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7/27 Recap: Memphis Redbirds Drop Opener to Arizona Diamondbacks

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In a game that featured equal parts frustration and disappointment, the “Memphis Makeover” Cardinals withered before the unholy onslaught of Zack Godley, with a little help from sequencing luck

Arizona Diamondbacks v St Louis Cardinals Photo by Dilip Vishwanat/Getty Images

The Cardinals begin a 4-game home set tonight against the Diamondbacks, who are all in on a wild card run and who boast an extremely potent offense. We are 1 game under .500, 4.5 back in the Central, a bajillion behind the Rockies for WC2, and NOT QUITE DEAD YET which is either great or kind of irritating, depending on how you look at it.

Tonight’s lineup looks like somebody mixed up the Cardinals’ plane tickets with the Memphis Redbirds:

Remember when the popular criticism was that the Cardinals were getting too old? Most of these guys don’t remember 9/11. Pham, DeJong, Bader, Kelly, and Weaver started the season in Memphis, and Grichuk spent significant time in the minors this year “reworking his swing.” When you consider how young Wong is and that Garcia was still a Memphis regular last year, there is no hyperbole in saying that this is a minor league ball team. Well, a minor league ball team with their cranky uncle Matt hollering at them to cover their base on the play and turn down that damn dubstep shit so I can watch the news in peace as I enjoy my Metamucil.

But lately, it’s been a really good minor league team! And I’m very excited to watch Luke Weaver get his second taste of MLB action. After acquitting himself well in limited big league work last year, he is having a stellar year in Memphis, and he is looking to prove some prospect prognosticators wrong when they call him a future bullpen arm. You can do it, Luke!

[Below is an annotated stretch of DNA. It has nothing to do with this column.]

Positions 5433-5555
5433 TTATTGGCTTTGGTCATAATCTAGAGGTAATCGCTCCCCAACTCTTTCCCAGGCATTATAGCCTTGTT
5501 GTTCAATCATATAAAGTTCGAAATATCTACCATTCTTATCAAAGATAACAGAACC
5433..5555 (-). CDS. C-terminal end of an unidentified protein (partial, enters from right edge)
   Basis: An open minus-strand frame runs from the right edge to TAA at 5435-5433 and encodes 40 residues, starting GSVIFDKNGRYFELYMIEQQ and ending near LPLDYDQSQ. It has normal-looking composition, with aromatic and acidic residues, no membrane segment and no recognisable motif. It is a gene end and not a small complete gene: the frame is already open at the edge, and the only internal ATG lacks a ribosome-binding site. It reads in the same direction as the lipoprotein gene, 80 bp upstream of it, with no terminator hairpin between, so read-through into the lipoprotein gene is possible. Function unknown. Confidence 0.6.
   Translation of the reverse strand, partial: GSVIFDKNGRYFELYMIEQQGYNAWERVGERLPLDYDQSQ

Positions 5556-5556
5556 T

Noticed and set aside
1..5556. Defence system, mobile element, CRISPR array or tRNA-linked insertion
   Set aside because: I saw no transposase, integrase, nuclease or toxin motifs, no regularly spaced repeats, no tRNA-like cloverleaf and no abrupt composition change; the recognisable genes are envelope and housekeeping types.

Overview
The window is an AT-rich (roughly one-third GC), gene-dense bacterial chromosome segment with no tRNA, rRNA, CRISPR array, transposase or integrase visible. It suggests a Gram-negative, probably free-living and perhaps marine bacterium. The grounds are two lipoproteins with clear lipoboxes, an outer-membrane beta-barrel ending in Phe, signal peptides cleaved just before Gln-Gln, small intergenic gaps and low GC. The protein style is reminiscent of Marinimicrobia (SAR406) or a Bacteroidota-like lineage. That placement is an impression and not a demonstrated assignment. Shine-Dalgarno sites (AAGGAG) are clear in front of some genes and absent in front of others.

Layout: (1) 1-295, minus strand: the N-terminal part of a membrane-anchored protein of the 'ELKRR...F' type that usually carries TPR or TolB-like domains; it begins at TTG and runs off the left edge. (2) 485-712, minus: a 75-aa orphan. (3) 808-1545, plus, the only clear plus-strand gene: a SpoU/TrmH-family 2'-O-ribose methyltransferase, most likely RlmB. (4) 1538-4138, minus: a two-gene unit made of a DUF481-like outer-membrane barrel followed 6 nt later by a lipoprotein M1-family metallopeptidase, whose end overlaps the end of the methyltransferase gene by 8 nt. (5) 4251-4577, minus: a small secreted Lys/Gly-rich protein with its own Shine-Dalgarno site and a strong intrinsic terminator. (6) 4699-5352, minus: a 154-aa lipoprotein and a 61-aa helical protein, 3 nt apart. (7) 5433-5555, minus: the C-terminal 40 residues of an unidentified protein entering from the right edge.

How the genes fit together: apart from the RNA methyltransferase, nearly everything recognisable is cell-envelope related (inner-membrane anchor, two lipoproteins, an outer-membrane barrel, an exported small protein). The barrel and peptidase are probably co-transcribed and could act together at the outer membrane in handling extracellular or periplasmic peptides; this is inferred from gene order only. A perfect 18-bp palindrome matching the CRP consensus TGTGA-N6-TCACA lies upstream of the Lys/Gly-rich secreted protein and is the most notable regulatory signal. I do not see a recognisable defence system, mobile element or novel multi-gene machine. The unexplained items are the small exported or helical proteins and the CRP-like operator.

Meanwhile, the Diamondbacks are looking pretty hulking with their addition of J.D. Martinez:

Tonight’s game begins after an hour of rain delay. Coming off a sweep of the NL West’s other Cinderellas, I’m hoping our Memphis-looking squad can keep the momentum rolling.

The Game

Weaver’s first trip through the order went phenomenally well. Young Luke mowed down the potent DBacks lineup, facing one more than the minimum (Paul Goldschmidt led off the 2nd inning with a full count single to right) and striking out four.

In the 4th, things fell apart pretty bad. A.J. Pollock led off with a liner back up the middle which buzzed in for a double, then Jake Lamb and Paul Goldschmidt, as good a 3-4 punch as any lineup boasts, walked on 7 and 6 pitches, respectively. J.D. Martinez, until recently a Tiger, stepped in and hit an opposite field wallscraper on a four-seamer that snuck out over the heart of the plate. Feast on my agony:

4-0 Diamondbacks.

That turned out to be a pretty fateful swing, as it was the only scoring play of the game. Weaver shut down the bottom of the Snakes’ lineup, surrendering only a tough-luck single to Chris Iannetta in the process. In the 5th, Weaver faced the minimum, throwing ten pitches. He also threw one pickoff throw when Pollock got a little too cheeky and jumped for second before Weaver started his pitch.

Weaver was lifted for a pinch hitter in the bottom of the frame. His final line: 5 IP, 5 H, 2 BB, 5 K, 1 very untimely dinger. It seems that Weaver’s greatest sin was allowing 2/5 his hits and both his walks to get bunched together all in a row, because this was a pretty solid outing by the numbers, and he looked very sharp for the most part. Welcome to the St. Louis chapter of the Memphis Redbirds, Luke.

Meanwhile, things on the other side of the ball were very quiet. The bottom of the 1st saw the Cardinals squander their first best shot at scoring against starter Zack Godley, as Tommy Pham and Paul DeJong’s back-to-back 1-out singles were nullified by Randal Grichuk’s grounding into a 5-3 double play. Greg Garcia singled up the middle to lead off the bottom of the 3rd, then advanced on a wild pitch, but Godley sat down Weaver, Carpenter, and Pham with his deep arsenal. Carson Kelly drew a 1-out, 4-pitch walk in the 5th, but it amounted to precisely nothing.